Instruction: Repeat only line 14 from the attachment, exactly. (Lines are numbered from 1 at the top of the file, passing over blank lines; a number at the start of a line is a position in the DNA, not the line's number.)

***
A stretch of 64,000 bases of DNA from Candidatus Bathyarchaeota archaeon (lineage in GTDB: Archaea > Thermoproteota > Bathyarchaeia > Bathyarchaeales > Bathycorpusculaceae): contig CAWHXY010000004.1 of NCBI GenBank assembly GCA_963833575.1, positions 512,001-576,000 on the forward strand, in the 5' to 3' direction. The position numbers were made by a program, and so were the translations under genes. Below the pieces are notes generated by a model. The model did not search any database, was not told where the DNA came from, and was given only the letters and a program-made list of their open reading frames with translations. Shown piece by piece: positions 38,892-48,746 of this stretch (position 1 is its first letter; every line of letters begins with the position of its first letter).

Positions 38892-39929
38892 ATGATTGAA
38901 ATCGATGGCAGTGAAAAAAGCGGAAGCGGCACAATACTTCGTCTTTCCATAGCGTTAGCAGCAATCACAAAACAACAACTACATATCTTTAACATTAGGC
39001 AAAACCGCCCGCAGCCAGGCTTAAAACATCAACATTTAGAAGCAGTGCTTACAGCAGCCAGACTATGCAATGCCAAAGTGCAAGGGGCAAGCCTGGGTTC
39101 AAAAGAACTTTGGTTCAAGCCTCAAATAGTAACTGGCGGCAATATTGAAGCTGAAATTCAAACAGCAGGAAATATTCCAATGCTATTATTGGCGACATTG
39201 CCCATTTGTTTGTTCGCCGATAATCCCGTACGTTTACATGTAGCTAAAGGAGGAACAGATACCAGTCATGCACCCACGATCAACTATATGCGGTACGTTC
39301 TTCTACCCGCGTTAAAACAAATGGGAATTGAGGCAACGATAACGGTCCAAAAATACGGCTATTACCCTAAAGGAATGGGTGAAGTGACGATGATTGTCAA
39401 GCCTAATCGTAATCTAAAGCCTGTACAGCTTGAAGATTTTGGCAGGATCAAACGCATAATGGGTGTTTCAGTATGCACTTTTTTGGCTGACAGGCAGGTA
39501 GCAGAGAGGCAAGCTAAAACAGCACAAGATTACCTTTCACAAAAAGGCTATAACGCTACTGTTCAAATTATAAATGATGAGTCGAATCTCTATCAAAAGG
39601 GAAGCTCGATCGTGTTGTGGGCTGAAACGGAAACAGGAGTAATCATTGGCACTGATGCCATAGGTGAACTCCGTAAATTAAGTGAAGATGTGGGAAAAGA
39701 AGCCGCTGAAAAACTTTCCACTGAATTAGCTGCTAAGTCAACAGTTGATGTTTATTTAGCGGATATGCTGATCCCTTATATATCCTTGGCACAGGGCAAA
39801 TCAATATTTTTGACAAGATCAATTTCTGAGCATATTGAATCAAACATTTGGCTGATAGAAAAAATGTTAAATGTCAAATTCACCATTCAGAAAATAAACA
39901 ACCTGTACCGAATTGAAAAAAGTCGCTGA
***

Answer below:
39901 ACCTGTACCGAATTGAAAAAAGTCGCTGA